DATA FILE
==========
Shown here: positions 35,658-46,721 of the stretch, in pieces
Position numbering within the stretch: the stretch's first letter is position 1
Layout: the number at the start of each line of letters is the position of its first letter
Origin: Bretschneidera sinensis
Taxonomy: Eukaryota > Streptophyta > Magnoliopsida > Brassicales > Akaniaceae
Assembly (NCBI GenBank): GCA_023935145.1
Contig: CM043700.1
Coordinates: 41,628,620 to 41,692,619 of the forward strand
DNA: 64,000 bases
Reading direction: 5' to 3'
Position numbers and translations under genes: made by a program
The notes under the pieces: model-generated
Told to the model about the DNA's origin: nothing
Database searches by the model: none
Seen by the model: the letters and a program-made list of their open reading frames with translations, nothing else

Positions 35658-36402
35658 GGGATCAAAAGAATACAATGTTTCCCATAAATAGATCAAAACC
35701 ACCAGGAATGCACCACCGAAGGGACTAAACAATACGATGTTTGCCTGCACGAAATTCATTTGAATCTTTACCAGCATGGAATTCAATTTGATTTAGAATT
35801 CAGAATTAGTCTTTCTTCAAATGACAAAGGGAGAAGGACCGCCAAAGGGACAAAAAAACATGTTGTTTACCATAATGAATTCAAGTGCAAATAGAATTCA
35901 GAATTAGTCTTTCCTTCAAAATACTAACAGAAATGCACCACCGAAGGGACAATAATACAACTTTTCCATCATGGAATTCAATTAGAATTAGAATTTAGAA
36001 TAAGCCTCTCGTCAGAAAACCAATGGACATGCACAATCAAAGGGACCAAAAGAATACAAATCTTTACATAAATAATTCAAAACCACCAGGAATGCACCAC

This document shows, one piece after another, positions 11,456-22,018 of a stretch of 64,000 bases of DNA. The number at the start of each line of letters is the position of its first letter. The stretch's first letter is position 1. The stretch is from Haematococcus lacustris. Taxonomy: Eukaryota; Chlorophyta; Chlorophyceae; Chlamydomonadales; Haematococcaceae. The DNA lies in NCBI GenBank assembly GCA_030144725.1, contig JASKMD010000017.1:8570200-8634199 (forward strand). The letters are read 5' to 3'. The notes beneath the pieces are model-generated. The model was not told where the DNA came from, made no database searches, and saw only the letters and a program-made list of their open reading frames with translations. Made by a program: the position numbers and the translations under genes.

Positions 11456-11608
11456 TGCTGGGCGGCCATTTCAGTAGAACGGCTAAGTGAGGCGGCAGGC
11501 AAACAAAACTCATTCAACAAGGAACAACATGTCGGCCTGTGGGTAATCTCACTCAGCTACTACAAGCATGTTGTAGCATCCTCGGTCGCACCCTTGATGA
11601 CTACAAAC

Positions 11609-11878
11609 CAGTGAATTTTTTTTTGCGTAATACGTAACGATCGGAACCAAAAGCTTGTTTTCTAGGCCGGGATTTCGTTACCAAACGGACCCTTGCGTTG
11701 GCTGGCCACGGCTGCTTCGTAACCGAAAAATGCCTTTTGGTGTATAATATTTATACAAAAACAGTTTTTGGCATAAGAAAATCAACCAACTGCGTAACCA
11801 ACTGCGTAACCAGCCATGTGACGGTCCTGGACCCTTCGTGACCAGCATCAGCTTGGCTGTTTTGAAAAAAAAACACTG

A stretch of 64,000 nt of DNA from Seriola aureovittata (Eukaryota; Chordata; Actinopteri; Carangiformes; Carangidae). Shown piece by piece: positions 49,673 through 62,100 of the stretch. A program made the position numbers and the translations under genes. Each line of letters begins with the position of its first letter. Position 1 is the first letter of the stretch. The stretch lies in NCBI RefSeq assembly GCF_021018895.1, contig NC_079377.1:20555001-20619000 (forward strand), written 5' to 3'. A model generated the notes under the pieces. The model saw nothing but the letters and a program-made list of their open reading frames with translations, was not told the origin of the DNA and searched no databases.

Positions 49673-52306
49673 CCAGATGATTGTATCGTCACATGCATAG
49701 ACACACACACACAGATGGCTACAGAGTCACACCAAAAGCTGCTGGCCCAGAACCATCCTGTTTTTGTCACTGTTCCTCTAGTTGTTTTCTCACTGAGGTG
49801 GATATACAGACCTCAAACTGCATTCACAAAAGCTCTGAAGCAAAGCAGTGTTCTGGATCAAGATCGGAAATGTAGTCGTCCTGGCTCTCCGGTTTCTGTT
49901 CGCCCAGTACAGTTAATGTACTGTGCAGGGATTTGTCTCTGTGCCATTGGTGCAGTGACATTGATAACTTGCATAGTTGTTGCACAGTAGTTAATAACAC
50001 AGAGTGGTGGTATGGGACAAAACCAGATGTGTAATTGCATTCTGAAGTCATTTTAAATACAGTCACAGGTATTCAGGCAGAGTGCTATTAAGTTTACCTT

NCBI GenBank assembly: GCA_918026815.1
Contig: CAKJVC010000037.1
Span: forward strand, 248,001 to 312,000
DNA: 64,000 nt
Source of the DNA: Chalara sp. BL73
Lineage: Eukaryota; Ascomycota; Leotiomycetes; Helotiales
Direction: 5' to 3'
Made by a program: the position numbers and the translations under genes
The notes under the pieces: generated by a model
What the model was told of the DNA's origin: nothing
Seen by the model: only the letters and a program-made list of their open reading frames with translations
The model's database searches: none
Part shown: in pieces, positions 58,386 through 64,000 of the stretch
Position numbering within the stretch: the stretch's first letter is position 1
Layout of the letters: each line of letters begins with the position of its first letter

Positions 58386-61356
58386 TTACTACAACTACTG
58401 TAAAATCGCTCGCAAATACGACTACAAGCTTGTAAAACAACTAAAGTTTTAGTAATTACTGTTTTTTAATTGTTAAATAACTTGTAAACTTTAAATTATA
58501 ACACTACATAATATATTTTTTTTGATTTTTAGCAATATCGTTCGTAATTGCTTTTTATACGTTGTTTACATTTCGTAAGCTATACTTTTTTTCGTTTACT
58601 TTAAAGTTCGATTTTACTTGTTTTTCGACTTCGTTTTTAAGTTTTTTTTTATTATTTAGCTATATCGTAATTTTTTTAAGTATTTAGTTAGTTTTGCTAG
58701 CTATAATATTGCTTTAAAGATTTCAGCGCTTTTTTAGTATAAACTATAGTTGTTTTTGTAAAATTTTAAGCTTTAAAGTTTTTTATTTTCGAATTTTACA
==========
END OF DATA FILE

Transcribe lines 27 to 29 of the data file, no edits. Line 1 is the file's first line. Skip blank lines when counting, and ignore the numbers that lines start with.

Positions 11609-11878
11609 CAGTGAATTTTTTTTTGCGTAATACGTAACGATCGGAACCAAAAGCTTGTTTTCTAGGCCGGGATTTCGTTACCAAACGGACCCTTGCGTTG
11701 GCTGGCCACGGCTGCTTCGTAACCGAAAAATGCCTTTTGGTGTATAATATTTATACAAAAACAGTTTTTGGCATAAGAAAATCAACCAACTGCGTAACCA